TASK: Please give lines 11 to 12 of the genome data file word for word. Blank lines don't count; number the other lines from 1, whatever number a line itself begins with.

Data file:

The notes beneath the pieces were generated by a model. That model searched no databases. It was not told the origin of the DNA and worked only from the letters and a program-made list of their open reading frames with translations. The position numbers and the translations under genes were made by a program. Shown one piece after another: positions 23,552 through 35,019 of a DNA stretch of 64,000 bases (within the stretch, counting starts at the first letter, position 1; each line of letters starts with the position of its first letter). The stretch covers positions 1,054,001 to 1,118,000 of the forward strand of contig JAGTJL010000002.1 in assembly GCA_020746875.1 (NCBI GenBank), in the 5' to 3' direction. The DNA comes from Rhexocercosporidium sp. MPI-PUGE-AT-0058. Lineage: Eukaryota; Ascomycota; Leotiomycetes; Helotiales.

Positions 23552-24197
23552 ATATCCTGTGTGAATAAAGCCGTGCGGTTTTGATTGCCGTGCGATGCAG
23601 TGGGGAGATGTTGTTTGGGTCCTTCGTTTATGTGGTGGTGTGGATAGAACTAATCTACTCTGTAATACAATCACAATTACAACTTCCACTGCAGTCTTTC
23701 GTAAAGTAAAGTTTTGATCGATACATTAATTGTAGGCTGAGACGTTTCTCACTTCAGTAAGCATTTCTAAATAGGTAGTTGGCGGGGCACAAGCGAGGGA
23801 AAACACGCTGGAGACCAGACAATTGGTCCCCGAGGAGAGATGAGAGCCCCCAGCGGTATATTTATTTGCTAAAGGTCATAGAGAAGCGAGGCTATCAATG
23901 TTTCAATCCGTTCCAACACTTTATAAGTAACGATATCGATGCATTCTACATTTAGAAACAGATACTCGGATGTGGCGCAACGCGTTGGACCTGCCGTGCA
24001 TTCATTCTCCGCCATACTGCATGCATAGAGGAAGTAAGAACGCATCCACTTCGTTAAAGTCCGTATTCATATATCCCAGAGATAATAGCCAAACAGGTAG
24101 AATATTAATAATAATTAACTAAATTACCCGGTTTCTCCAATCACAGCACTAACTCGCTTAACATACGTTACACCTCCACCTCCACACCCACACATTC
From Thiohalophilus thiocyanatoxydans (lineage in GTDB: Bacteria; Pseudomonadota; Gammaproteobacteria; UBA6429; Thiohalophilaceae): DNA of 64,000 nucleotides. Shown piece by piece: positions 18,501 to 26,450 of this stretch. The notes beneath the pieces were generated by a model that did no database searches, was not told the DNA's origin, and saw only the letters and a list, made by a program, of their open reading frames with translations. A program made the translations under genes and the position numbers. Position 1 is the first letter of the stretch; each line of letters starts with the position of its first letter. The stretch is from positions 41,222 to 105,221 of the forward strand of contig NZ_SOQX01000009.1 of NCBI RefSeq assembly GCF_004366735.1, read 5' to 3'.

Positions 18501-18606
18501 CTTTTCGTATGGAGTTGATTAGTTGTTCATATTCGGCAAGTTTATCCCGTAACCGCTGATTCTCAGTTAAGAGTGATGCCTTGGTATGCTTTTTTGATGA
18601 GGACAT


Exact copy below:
Positions 18501-18606
18501 CTTTTCGTATGGAGTTGATTAGTTGTTCATATTCGGCAAGTTTATCCCGTAACCGCTGATTCTCAGTTAAGAGTGATGCCTTGGTATGCTTTTTTGATGA